“The Trump campaign for the nomination was atypical in every way,” said John Hood, president of the Pope Foundation. “One of the ways … was a relative lack of organization at the ground level. That practice has continued into the general election.”
North Carolina Republican Chairman Robin Hayes welcomed the Trump campaign’s decision to get more serious about its ground game in a state that no Republican since Dwight Eisenhower in 1956 has lost and still carried the White House.
Asked whether the latest controversies were making it harder for him and other North Carolina Republicans, Hayes said he remains “fully supportive” of the party’s nominee and still thinks Trump, with his business background, “has tremendous potential to put the country back on the right track.”
But Hayes acknowledged that, as state GOP chairman, he feels like a baseball catcher with a big mitt who is never sure what the pitcher, in this case Trump, will throw next.
“Fairly frequently, he will make a comment that will alienate a Republican somewhere and that makes national news,” Hayes said. “We just try to catch the ball, or at least keep the ball in front of us … so that the (Democratic) runners won’t advance.”
Candidates linked to Trump
Meanwhile, American Bridge, a Democratic-allied super PAC, released a new 30-second digital ad Thursday that seeks to tie Burr and five other GOP Senate candidates to Trump. And the Democratic Senatorial Campaign Committee did the same in a new digital video.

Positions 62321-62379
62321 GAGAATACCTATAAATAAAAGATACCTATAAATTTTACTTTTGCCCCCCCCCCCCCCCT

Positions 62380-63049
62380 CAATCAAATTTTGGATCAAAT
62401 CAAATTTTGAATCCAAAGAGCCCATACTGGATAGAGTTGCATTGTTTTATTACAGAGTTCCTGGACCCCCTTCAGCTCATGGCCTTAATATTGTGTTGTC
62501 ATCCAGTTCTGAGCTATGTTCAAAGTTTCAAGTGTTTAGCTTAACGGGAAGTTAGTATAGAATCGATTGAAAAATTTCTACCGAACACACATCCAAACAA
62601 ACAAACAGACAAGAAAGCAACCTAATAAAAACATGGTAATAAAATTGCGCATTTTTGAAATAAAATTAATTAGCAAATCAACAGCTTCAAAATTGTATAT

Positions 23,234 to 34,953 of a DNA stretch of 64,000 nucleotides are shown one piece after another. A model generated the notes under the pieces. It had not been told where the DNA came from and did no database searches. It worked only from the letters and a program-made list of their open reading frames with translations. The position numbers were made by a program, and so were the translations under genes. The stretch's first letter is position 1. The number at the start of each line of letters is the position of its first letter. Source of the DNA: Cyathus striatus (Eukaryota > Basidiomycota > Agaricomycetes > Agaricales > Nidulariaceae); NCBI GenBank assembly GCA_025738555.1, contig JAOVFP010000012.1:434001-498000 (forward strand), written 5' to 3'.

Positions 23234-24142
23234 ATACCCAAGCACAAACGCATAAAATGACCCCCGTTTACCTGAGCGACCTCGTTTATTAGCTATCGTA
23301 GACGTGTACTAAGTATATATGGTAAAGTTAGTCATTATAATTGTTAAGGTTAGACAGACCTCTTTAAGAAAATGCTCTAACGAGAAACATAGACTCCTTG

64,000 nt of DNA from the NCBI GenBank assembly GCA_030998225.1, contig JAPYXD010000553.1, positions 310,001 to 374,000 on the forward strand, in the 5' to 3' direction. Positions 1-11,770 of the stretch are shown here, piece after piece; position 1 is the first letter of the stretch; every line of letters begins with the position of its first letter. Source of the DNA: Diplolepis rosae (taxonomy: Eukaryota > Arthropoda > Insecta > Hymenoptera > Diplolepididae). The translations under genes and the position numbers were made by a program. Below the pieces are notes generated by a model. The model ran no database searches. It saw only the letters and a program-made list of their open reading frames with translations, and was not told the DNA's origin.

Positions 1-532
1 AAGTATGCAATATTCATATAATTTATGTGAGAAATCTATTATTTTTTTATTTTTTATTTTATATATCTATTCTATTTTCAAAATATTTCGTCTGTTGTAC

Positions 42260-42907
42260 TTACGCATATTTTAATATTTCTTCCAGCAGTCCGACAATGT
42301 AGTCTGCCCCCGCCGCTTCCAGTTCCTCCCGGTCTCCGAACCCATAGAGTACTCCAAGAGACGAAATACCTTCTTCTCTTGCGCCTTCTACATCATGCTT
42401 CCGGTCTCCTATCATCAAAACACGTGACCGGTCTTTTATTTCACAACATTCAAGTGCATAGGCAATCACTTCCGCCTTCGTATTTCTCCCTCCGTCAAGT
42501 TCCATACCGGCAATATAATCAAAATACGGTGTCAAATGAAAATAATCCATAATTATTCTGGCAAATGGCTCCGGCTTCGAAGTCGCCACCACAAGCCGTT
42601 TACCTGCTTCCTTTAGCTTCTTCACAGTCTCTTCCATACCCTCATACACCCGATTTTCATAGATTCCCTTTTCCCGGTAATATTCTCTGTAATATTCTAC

Paul Shumaker, a political consultant for Burr, said Thursday that North Carolina has “a rich and extensive history of ticket-splitting” and that Democrats are trying to distract voters from the record of their Senate candidate, Ross.
“At the end of the day, the U.S. Senate race will be decided not on the individual choices for president,” he said. “It will be decided on the records of the two (Senate) candidates.”
Shumaker said that, every four years, each presidential candidate presents “a unique set of challenges for each of the political parties.”
Currently, he acknowledged, “Trump’s propensity (for controversy) is making that list a little longer.”
Burr and McCrory, like many Republican office holders, have said they support their party’s nominee, if not fully embracing Trump. Burr has distanced himself from Trump’s criticism of the Khans.
If there’s a politician who remains gung-ho about Trump, it’s North Carolina Sen. Ronald Rabin, who has backed the anti-establishment candidate from the beginning. The Harnett County Republican said he’s not concerned about Clinton’s rising poll numbers or about many Republicans’ heartburn over Trump’s unscripted comments.
“There’s no need to panic. It’s a long way to November,” Rabin said. “We just need to keep putting the case out there. … He’s the best chance we have. I don’t see an established candidate who can handle it.”